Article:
primary prevention methods, with one-on-one

interaction as an important strategy for evaluating


risk reduction behavior for individuals.

The occupational health nurse has daily contact with numerous employees for many reasons (e.g., assessment and treatment of episodic illness or injury and health surveillance); therefore this is an important method of promoting health.

Similar to CHN professionals, occupational health


nurses plan, develop, implement and evaluate aggregate-focused intervention strategies. The occupational health nurse plans and implements programs such as:

1.

weight

2.
3. 4. 5. 6.

Cholesterol reduction,
AIDS awareness, Ergonomics training and Smoking cessation. Recognizing potential and existing hazards and maintaining communications with safety and industrial hygiene resources will continue to be critical work for the occupational health nurse.

For

overall health promotion, the nurse may

plan implement and evaluate a health fair,


which is a multifaceted health promotion

strategy.

As

part of an overall health and wellness

strategy, the occupational health nurse may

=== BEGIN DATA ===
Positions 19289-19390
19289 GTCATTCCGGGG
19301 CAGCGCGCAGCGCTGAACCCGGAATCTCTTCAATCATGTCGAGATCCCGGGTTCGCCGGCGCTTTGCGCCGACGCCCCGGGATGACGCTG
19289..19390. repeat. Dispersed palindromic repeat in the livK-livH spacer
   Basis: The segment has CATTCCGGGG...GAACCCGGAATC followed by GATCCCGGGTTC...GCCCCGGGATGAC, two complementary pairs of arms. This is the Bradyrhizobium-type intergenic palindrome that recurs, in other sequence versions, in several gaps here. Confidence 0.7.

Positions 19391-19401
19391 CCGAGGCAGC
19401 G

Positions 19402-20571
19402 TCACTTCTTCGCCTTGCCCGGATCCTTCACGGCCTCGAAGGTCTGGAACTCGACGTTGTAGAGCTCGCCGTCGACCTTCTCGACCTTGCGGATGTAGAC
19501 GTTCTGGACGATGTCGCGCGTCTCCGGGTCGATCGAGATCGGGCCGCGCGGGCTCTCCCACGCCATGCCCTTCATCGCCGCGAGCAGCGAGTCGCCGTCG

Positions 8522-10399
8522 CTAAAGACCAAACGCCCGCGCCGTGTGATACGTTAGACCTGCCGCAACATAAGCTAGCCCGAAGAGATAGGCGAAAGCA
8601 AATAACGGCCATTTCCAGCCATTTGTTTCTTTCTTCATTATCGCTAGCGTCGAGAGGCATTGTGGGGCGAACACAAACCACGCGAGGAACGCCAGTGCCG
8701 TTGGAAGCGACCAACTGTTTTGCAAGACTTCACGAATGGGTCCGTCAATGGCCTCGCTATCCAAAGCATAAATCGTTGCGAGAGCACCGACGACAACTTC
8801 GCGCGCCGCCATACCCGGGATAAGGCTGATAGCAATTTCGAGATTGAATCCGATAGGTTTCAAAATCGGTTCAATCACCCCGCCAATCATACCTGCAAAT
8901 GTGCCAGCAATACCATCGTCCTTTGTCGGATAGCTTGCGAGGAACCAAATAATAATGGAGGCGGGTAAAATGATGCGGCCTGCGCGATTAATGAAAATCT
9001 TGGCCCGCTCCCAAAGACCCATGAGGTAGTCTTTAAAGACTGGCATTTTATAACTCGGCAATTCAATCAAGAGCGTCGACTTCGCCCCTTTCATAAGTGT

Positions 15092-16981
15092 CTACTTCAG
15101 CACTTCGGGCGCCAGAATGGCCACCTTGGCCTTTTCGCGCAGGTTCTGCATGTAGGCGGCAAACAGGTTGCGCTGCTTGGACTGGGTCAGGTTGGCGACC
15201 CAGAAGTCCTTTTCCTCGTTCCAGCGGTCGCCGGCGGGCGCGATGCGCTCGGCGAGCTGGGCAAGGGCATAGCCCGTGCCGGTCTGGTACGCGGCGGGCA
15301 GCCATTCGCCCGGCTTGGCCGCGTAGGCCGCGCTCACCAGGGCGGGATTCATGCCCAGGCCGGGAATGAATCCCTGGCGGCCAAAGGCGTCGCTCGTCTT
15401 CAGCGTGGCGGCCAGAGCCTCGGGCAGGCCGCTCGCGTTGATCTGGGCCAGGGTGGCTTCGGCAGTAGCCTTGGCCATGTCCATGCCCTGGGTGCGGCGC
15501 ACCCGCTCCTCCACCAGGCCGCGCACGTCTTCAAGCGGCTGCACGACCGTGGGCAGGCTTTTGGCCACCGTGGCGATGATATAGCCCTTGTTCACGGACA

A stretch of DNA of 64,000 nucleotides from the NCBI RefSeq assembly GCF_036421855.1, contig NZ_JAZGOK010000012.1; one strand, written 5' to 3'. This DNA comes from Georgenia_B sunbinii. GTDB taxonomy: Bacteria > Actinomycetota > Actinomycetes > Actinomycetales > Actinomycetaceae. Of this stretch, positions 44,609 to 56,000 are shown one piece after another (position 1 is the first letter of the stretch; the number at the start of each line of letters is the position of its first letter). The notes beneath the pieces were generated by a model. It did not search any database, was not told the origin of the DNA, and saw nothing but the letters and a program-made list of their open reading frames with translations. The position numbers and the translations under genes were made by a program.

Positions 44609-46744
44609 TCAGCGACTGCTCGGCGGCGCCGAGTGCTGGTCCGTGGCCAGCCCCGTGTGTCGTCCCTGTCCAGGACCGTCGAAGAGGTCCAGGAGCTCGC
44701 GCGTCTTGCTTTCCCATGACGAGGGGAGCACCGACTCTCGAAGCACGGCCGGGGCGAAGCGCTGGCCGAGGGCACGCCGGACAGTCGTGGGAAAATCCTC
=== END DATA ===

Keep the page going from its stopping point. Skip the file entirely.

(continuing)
negotiate with the employers for an on-site

fitness center or area with fitness equipment;


if cost or space is prohibitive, the employer

may choose to partially subsidize


membership at a local fitness center.

Types of non-occupational programs included in the area of primary prevention are cardiovascular health, cancer awareness, personal safety, immunization, prenatal and postpartum health, accident prevention, retirement health, Stress management and relaxation technique.

Occupational health programs could include topics such as:


emergency response. first aid and cardiopulmonary resuscitation training. immunization programs for international business travelers. prevention of back injury through knowledge of proper lifting techniques. ergonomics and other programs targeted to the specific hazards identified in the workplace.

Womens health and safety issues such as:


maternal-child health,
reproductive health,
breast stress